Another consideration is that the optimal direction for you may not be due south. This may be because of local conditions such as fog in the morning or shading in the afternoon, for example. If you are doing a roof mount, and your roof is not facing due south, the calculations for optimal tilt are different.
Still another consideration (affecting both tilt and direction) may be the timing of your loads. This is true if you are off grid and may be true on grid depending on what net metering arrangements or time-of-use you have. With panels as cheap as they are now it may be cost effective to have split your panels into two arrays (with two charge controllers) with different tilts and directions. If you are using microinverters you might even have more than two tilts and directions.
rss2q, tell us more about your location, climate, loads, and type of system.
4 x 235w Samsung, Outback fm60 & vfx3524 & mate, Midnite E-panel, four Interstate L16, Trimetric monitor, Honda eu2000
1900 watts PV, (1000 watts PV feeding MidNite Classic 150; 900 watts PV + 160 watts micro hydro both feeding into a single shared Morningstar TS-MPPT-60) ; Xantrex Pure Sine 1800/12 for heavy loads; Xantrex Pure Sine 1000/12 on 24/7 for everything else; six Rolls Surrette 2 volt L16 @ 12 volts.
Domestic hot water totally provided by the sun 8 months out of every year via thermal panel.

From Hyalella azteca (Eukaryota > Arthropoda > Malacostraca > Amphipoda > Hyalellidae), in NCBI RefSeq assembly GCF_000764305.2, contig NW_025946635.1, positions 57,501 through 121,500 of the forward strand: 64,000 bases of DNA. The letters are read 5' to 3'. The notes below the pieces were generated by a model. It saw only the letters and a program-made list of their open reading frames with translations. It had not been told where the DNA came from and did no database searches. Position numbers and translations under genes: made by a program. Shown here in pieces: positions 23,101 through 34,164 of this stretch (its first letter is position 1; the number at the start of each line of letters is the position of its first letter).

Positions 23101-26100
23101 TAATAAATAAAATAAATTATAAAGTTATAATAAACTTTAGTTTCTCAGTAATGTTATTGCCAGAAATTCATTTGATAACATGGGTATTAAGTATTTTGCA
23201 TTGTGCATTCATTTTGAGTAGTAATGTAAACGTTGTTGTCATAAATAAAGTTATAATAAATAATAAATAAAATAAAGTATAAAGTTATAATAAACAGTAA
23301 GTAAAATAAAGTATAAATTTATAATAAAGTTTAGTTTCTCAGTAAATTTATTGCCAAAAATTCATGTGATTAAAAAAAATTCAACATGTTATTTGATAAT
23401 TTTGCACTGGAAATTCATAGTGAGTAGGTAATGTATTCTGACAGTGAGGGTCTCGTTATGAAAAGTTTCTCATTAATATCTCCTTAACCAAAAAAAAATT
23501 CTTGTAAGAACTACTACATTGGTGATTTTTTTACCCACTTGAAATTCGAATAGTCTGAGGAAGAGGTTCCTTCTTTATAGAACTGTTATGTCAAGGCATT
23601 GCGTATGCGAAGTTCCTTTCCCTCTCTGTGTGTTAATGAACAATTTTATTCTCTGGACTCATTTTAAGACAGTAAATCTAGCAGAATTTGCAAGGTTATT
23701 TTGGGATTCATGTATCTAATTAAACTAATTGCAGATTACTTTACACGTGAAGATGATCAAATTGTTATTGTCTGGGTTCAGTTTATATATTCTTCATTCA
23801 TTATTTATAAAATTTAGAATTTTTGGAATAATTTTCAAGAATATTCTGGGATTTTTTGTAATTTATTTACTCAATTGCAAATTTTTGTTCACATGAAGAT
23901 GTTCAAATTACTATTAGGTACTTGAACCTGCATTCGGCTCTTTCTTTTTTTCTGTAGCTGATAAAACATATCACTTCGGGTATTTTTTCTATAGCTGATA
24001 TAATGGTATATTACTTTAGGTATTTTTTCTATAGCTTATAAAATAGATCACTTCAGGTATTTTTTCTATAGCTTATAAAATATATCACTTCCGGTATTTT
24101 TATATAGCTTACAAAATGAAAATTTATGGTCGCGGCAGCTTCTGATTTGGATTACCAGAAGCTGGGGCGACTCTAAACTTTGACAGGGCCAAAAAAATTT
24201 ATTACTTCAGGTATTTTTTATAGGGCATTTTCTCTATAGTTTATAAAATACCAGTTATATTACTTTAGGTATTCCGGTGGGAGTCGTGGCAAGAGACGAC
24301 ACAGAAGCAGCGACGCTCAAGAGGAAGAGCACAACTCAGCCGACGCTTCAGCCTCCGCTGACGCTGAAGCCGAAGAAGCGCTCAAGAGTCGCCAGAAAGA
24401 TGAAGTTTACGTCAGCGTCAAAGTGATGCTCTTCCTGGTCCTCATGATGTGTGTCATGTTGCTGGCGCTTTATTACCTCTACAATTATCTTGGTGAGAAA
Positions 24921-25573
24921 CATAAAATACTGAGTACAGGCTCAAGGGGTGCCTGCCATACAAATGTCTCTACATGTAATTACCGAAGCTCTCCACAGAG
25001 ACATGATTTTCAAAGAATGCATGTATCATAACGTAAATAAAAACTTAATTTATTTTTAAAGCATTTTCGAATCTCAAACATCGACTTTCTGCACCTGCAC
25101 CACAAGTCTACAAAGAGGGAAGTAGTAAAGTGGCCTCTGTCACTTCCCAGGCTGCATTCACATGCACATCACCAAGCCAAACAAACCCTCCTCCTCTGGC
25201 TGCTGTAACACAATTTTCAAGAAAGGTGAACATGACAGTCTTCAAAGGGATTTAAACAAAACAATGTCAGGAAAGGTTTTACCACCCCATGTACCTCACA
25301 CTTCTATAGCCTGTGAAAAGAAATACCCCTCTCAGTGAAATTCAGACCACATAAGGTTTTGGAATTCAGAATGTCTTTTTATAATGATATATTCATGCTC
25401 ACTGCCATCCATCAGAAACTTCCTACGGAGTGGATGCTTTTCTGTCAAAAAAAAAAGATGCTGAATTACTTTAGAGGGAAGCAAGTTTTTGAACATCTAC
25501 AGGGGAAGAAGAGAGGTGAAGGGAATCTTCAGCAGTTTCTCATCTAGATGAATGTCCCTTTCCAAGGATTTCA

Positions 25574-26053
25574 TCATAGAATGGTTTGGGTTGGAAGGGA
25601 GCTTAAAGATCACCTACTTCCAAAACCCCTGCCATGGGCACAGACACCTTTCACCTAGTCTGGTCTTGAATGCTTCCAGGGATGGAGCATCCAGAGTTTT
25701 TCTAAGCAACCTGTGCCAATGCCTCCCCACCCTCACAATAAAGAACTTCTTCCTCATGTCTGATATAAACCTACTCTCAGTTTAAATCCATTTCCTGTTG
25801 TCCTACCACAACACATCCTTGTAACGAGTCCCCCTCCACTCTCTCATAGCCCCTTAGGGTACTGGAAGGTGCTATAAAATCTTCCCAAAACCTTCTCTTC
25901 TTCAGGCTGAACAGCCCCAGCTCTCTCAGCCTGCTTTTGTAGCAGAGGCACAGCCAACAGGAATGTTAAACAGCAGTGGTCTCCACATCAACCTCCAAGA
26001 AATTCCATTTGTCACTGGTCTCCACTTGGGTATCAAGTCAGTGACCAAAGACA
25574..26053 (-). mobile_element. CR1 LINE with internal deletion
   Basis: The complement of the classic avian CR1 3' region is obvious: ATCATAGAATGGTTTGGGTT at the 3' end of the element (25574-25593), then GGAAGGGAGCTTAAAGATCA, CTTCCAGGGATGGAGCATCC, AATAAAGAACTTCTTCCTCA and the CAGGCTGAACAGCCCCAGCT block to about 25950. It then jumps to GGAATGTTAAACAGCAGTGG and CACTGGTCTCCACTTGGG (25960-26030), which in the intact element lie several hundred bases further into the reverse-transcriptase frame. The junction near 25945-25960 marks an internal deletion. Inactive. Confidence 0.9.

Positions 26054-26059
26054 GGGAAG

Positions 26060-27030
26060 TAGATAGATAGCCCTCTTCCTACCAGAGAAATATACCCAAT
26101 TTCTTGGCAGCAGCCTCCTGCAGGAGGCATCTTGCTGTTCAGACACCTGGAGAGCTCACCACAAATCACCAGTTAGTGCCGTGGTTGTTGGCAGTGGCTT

Example: PV watts says that 35 degrees is the optimal angle for year-round production at my location. For a 5 kW system, standard derate, that means a total of 6158 kWh, with 328 in December and 600 in June.
If I tilt that same array up to 60 degrees, I produce only 5679 kWh per year, but now I produce 365 in December and 459 in June. Tilting the array even more loses production in both summer and winter, unless the snow-glare effect is prevalent.
It's not a huge difference, but that way I can squeeze a few more kWh into the winter months, when the sun is scarce, and I still generate excess power in the summer months, so who cares about kWh I can't use anyway?
Here is a great resource. (sorry, US only)
This page calculates the altitude and azimuth of the Sun (or Moon) at multiple times during any day between 1700 and 2100. Simply specify the object, date, tabular interval, and place:
Our tax dolars at work.
Last edited by SolaRevolution; March 27th, 2012 at 20:50 PDT.
12 kw Generac, Yamaha EF2400is, 4.2 kw APC UPS powered either by battery or a Prius. Really.
I found this link here on the forum I think. I think it is quite useful.
If you didn't know shirt from shin-ola you can set the angle by
1.) know "solar noon" at your local
2.) use a 12" stake with a true, square 90* base
and place it on the panels, adjust said panels until there is no shadow.
Way too simple...
10-Astronergy 235 watt panels
Fixed 180* south face-No tracker
Midnite Solar Classic MPPT Charge Controller 250V
Mini-Magnum MS4448PAE Power Center
16(ea) S-530 Surrette Batteries 800aH @ 48VDC 38,400 watt hrs.
Lat/Long 37.8 N 113.1 W